With coronavirus cases on the rise in Tulsa, public health experts, including Trump’s own top health official, Dr. Anthony Fauci, are warning about a lack of safety at Trump’s upcoming rally, which is expected to be crowded and will likely be attended by people less inclined to wear masks or take the virus seriously.
MANCHESTER, NH – FEBRUARY 10: Supporters cheer as U.S. President Donald Trump arrives for a “Keep … [+]
Coronavirus cases have spiked in Tulsa County in recent days, with 82 cases reported on Friday, up from just 8 cases a week earlier, according to data from the Tulsa Department of Health.
But Trump is nonetheless pushing ahead with his June 20th mega-rally in Tulsa, his first since the start of the outbreak in March, for which he claims to have received over 200,000 ticket requests despite the venue only seating about 19,000 people.
The campaign is preparing for the possibility of an outbreak, not by taking precautions such as requiring social distancing and mask wearing, but by having attendees sign a waiver “assuming all risks” of coronavirus exposure and agreeing not to sue the Trump campaign if they contract it.
CDC guidelines warn event organizers to “to prepare for the possibility of outbreaks in their communities” following large events, and an executive order from Oklahoma Governor Kevin Stitt advises “social distancing by staying out of crowded places, not gathering in groups, and staying at least 6 feet away from other people.”
Leanne Stephens, a spokesperson for the Tulsa Department of Health, told Forbes that they are “concerned about the safety of any large gathering of people in enclosed spaces where social distancing is difficult to maintain.”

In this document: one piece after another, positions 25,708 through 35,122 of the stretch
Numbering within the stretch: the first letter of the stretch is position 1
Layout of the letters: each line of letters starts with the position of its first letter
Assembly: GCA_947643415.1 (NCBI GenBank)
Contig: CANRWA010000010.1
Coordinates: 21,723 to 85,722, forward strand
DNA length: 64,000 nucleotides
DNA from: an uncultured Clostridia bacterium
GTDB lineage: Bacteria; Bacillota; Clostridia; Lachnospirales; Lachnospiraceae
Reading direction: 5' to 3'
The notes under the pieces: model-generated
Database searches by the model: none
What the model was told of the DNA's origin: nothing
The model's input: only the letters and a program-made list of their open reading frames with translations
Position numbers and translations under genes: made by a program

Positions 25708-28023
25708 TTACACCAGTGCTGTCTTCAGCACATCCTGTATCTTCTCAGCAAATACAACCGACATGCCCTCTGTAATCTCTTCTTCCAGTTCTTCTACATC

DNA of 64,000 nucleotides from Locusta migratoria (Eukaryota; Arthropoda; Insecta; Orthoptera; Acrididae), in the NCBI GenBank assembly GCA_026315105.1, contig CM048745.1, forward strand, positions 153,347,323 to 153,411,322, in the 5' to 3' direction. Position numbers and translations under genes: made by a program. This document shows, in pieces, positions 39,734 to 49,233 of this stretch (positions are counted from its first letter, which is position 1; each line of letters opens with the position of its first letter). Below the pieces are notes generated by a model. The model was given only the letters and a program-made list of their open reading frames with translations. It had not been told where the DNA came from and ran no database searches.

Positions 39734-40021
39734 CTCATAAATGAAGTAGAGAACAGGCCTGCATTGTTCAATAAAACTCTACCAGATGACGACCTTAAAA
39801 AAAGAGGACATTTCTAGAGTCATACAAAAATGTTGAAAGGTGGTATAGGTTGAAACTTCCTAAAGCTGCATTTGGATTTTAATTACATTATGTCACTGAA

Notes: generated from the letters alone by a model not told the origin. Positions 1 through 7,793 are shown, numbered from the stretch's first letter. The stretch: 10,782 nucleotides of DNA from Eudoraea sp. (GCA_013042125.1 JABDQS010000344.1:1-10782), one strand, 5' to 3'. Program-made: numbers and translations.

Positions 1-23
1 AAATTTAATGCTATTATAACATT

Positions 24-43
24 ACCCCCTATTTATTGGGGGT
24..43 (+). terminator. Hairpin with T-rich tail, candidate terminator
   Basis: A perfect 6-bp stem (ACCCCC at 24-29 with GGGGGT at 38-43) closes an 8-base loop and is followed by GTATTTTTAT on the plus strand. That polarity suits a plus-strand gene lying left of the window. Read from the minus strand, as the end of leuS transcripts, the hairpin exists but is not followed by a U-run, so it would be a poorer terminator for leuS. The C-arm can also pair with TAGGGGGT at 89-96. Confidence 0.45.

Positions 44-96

On Friday, Dr. Anthony Fauci, Director of the National Institute of Allergy and Infectious Diseases, called large gatherings such as Trump’s rally, or a George Floyd protest, a “danger” and “risky,” while Dr. Ashish Jha, director of Harvard’s Global Health Institute, told the Associated Press on Sunday that the rally is “an extraordinarily dangerous move.”
58%. While 89% of Democrats and 72% of independents report wearing a mask every time or most of the time they leave the house, just 58% of Republicans say the same, according to a Kaiser Family Foundation poll in May. That number has likely lowered, as an OH Predictive poll of Arizona released last week found just 32% of Republicans say they are at least moderately concerned about the virus, down 10 points from May and 23 points from April.
“This virus really likes people being indoors in an enclosed space for prolonged periods of close face-to-face contact. You can’t have a superspreading event unless there are a lot of people around, so you have to be very careful still about gatherings of people of any size,” Vanderbilt preventative medicine professor William Schaffner told Business Insider.
What To Look For
Despite Trump’s economic adviser Larry Kudlow telling CNN on Sunday that attendees to the rally should wear masks, there’s ample reason to believe that won’t happen on a wide scale basis. Trump himself has eschewed and even ridiculed mask-wearing, believing them to be a sign of weakness. He has also resisted social distancing in many situations.